You might have seen posts and pictures of JOMEX on the Tvärminne Zoological Station Facebook page or on the news. But what is JOMEX and why is there this big raft with a white hut and multiple floating bags anchored in the middle of a coastal area?
JOMEX (Joint Mesocosm Experiments) is one of the research projects under AQUACOSM, a network of mesocosm facilities funded by EU. The purpose of AQUACOSM is to create conversation and cooperation between aquatic sciences. In the past there has been a gap between different aquatic sciences, for example between marine and freshwater sciences. However, in real life water systems are connected to one another and there are no boundaries separating them. Bringing these researchers together will improve the understanding of different water bodies and links between them.
Another goal of AQUACOSM is to make aquatic research more comprehensive and comparable. The effects of certain stressors can vary widely among ecosystems due to spatial and temporal attributes of the environments. Therefore, to understand the actions and effects of different stressors, it is necessary to organize comparable experiments in disparate places. JOMEX, for example, will be organized in different types of water systems from Arctic to Mediterranean environments, and from freshwater to fully marine systems. The experiment in Tvärminne covers the brackish water environment in this joint research.
The aim of JOMEX is to study the responses of aquatic systems to a pulse of dissolved organic carbon (DOC). In the future increased amounts of DOC will enter aquatic environments due to climate change and increased precipitation. Trenching of swamps also contributes the carbon load to water systems. DOC and brownification of water affect aquatic ecosystems by attenuating solar radiation and delivering nutrients to organisms to a greater extent. However, the exact impacts of brownification to aquatic ecosystems are still poorly known and for that reason this experiment is trying to clarify how vulnerable aquatic ecosystems are to the overload of carbon.
JOMEX is a mesocosm experiment meaning that the experiment is performed outdoors but controlled. In our experiment there are 12 sample bags filled with 2000 liters of sea water. The bags are treated with DOC, nutrients or both. There are also 3 control bags with no additional treatments. Walls of the bags are made of plastic so the water in the bags isn’t in touch with ambient water.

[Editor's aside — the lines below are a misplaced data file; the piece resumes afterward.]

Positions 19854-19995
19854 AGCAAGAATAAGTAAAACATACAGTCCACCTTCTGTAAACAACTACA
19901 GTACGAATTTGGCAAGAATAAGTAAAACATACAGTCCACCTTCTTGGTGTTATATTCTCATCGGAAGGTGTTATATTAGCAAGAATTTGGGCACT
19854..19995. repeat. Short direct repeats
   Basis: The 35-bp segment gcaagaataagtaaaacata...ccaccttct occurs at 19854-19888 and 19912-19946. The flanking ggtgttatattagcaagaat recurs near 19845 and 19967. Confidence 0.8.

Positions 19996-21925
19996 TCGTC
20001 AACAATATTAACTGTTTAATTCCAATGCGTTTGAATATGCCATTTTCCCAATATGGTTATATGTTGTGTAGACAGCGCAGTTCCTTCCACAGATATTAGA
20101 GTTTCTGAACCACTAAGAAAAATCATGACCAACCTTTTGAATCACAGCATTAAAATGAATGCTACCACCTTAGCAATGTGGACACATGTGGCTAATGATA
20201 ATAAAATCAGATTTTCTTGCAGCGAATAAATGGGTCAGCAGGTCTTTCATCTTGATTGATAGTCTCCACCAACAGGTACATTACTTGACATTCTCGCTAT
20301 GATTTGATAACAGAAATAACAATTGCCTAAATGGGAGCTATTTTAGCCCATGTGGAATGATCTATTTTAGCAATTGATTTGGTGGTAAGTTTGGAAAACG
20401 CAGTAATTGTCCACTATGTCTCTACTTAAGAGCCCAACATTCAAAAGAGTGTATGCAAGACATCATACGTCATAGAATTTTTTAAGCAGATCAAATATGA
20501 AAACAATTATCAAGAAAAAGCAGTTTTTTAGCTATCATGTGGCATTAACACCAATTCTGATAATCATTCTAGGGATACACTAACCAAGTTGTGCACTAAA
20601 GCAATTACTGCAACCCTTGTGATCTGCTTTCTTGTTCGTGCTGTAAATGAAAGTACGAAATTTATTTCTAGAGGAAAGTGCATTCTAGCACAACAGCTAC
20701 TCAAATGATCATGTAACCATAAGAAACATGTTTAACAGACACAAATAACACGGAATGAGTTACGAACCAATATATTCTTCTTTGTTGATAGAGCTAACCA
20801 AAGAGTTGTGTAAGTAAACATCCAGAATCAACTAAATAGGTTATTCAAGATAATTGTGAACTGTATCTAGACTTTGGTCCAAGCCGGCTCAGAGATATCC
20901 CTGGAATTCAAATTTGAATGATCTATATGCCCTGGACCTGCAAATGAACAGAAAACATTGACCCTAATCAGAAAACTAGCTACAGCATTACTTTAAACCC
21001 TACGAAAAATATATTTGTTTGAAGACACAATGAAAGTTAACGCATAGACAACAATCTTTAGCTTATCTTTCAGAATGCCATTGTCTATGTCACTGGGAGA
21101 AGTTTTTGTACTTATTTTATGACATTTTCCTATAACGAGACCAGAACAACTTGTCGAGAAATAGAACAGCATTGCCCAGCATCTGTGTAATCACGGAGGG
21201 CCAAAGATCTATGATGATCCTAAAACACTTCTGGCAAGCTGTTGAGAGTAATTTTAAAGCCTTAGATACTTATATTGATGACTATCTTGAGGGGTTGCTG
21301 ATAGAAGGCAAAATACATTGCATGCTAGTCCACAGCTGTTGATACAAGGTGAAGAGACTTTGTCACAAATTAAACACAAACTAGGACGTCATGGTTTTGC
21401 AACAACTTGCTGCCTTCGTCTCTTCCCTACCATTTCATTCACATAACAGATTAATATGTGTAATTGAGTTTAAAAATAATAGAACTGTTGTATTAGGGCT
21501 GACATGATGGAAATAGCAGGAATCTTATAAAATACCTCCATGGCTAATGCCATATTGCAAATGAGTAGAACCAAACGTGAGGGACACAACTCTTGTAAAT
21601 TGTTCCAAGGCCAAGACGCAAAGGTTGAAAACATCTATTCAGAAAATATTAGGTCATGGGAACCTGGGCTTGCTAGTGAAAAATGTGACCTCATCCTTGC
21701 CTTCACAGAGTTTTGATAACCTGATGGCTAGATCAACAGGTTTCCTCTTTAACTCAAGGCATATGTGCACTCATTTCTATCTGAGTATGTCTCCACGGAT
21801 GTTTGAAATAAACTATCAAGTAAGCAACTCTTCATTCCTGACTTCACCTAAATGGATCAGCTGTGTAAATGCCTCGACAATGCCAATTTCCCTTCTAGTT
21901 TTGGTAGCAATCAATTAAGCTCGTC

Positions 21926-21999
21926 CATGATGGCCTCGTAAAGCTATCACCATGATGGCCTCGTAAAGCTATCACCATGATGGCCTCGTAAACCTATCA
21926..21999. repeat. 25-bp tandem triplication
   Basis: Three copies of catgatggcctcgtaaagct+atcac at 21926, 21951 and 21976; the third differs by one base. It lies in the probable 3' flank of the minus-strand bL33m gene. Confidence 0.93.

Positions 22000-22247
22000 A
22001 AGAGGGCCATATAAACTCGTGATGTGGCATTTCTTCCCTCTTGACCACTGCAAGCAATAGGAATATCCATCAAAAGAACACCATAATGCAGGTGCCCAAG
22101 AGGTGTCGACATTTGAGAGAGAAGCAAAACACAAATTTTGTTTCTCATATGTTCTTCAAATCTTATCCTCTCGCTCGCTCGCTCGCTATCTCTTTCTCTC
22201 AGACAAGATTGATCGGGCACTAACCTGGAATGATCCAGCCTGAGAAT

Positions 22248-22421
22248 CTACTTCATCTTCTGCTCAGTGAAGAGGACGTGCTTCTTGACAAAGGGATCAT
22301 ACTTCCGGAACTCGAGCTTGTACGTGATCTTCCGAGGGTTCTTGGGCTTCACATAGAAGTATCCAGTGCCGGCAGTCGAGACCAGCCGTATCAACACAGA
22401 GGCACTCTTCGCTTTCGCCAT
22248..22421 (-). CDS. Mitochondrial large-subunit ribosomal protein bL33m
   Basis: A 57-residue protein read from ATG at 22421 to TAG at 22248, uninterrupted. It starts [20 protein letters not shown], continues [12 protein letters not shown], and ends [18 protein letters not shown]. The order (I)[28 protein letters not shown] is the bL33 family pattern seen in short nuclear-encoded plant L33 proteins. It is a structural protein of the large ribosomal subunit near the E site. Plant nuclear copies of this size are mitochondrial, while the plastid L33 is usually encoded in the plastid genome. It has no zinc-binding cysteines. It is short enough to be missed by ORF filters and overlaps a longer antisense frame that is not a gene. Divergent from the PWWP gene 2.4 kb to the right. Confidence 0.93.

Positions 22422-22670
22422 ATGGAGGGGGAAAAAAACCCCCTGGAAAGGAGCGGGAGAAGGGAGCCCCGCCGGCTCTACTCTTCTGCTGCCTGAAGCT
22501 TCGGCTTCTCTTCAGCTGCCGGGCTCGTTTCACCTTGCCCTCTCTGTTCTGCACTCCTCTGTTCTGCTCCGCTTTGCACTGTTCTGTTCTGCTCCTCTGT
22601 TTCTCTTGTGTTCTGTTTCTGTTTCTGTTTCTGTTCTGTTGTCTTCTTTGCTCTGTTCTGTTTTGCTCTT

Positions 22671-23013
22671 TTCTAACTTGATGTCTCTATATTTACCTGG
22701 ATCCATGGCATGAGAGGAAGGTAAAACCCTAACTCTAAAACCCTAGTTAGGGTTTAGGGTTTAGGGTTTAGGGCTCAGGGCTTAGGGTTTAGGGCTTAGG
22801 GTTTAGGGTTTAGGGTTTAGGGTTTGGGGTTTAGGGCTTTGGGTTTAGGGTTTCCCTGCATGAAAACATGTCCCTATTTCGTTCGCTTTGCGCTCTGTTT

JOMEX is carried out in cooperation with the Finnish Environment Institute SYKE. The people in SYKE have created an automatic measuring device called Aquabox. Aquabox automatically gauges many different abiotic and biotic factors, for example acidity and chlorophyll, tirelessly from the sample bags at regular intervals. The machine can be controlled remotely which enables massive amounts of data without requirement that someone is on the raft continually. Aquabox is not meant to be used just in this experiment and therefore JOMEX gives a perfect opportunity to test and develop the machine so it can be used broadly in aquatic research in the future. Hence, JOMEX has an infrastructural purpose in addition to the scientific clearance.
In addition to automatic measurements there is also manual sampling in the experiment. Every morning brave samplers go to the raft and take water samples for laboratory treatments and measuring. One reason for manual sampling and laboratory work is to make sure that the Aquabox is working well and properly.
The experiment lasts two weeks but that’s just a tip of the iceberg. The programming and producing of Aquabox have taken about 2 years. At Tvärminne preparations for JOMEX started right after Christmas and practical works (e.g. building of the raft) began properly in May. So, as you can see, a lot of work has been required for this project.
Overall AQUACOSM and JOMEX will provide new ways to study the environmental responses to experimental manipulation. New technology used in the project will enable more ambitious and accurate use of mesocosms and cooperation with other facilities allows possibilities to more comprehensive and broader research. Recently AQUACOSM has applied for funding for the next mesocosm project – hopefully there will be more extensive and diverse projects like this!
Text by Roope Nykänen
Photos by Roope Nykänen, Alf Norkko, Joanna Norkko